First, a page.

WCAX News is taking a closer look at the staffer emails Gov. Peter Shumlin wanted to have deleted. Earlier this month, his office asked the state's tech team to delete the accounts of five former top aides. The secretary of state's office said the move would violate the law and stopped the purge.
WCAX News Investigative Reporter Jennifer Costa found out there may be more to the story.
The Shumlin administration will be the first to archive emails. For the last year, the governor's senior staff has been working with the state archivist and her staff to decide what records should be preserved for future generations. So then why would the governor's lawyer go around the archivist when trying to delete records? When we asked, we were repeatedly put off by state officials.
"We're just not going to open the door and let it all out," Vt. Administration Secretary Justin Johnson said Monday.
Gov. Peter Shumlin's senior staff is defending its plan to delete emails of former top aides.
Through a public records request, WCAX News has learned that on April 1, Sarah London, Shumlin's general counsel, asked to "remove the accounts of folks that are more than three years old." On the top of London's list: her own mother's emails. Elizabeth Bankowski headed Shumlin's transition team after his election in 2010. London also sought to delete the emails of the governor's former chief of staff Bill Lofy, former campaign manager Alex Maclean, former scheduler Ariel Weingroff and former press secretary Bianca Slota, who is a former WCAX reporter.
"It's definitely thousands of emails," Scott Coriell, the governor's spokesman, said Monday.
The Department of Information and Innovation told London "DII has not historically been in the business of deleting data."
On April 8, London again asked to trash the five accounts after it appears she was told it was a no-go. State Archivist Tanya Marshall wrote to John Quinn of DII, "Sarah's request is not in compliance with state law and destruction hasn't been authorized. We have been working with the Governor's Office for the last year and they were aware of it. Nick Connizzo was there on Wednesday and reaffirmed that email can't be handled this way."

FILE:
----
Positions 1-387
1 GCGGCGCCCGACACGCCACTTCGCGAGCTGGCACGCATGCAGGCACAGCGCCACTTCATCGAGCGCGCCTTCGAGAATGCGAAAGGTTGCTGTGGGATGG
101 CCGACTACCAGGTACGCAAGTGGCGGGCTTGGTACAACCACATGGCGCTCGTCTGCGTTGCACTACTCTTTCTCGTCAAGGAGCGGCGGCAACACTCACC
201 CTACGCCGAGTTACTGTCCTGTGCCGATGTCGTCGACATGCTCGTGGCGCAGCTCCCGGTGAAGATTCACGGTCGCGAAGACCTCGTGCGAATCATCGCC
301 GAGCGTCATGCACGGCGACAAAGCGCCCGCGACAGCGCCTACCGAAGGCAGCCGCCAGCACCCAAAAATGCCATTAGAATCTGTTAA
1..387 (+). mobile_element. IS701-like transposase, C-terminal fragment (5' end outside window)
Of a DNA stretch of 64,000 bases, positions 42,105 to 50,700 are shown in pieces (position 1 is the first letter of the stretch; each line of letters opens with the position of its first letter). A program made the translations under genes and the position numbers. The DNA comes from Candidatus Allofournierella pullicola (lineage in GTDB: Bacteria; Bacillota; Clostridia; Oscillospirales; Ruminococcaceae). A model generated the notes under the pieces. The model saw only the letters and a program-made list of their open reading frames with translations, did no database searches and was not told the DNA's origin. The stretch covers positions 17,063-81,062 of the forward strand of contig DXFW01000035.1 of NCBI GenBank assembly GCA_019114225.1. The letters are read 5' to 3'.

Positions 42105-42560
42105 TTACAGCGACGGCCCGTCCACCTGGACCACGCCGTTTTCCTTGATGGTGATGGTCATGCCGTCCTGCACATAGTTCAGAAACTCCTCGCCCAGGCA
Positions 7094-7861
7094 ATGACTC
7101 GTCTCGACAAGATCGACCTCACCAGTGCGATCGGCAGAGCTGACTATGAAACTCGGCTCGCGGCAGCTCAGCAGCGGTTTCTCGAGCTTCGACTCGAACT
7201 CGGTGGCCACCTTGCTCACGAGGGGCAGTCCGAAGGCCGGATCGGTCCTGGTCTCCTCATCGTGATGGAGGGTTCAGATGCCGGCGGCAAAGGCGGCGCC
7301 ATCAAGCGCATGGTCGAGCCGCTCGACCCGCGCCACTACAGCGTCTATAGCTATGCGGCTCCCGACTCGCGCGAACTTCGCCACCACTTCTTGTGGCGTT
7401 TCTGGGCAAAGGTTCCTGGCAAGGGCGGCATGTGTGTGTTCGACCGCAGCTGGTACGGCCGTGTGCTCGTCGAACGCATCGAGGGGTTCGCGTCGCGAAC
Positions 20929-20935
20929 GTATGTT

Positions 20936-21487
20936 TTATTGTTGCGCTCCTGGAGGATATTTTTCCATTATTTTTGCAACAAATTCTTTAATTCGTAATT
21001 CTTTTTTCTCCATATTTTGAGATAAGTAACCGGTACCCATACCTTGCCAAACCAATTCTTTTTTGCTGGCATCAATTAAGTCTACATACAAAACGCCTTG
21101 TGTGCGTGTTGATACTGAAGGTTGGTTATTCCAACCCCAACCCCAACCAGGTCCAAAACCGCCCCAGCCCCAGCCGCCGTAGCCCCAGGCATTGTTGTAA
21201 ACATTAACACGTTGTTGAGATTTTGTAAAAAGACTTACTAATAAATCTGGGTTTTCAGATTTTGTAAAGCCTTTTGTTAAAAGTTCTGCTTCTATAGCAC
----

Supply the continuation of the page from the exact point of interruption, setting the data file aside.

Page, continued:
Vermont Secretary of State Jim Condos reached out to London directly, saying, "I ask you not to delete ANY emails from any state employee until we meet to discuss further!" and "We do not believe this is in compliance with state law!"
"Clearly there was some sort of miscommunication or misunderstanding," the governor's chief of staff, Darren Springer, said Monday.
Springer says London was using the secretary of state's record retention rules to guide her request and says Shumlin's team halted the purge as soon as concerns were raised.
"No emails from any of those archives have been deleted," he said.
And it appears state officials stalled when we tried to find out. In an email chain obtained by WCAX News, Condos wrote, "Jennifer Costa from WCAX has emailed me about this - I have no idea how she would know - it certainly did not come from Tanya and me! I'm going to try and ignore her this weekend."
So what's the in the thousands of emails the state was trying to trash? We still don't know and the administration is not making them readily available.
"Just because something doesn't have archival value under those standards doesn't mean that it doesn't have proprietary or confidential information that the state is under records law to not release," Springer said Monday.
The administration says it's a coincidence London's deletion request coincided with the announcement of the alleged Jay Peak fraud scandal, and says none the emails on the chopping block involved EB-5. Those are currently being withheld from the public by the attorney general's office due to the pending litigation.
The secretary of state tells WCAX News he's unaware of the Shumlin administration adopting a written policy that details how records are to be retained and destroyed.
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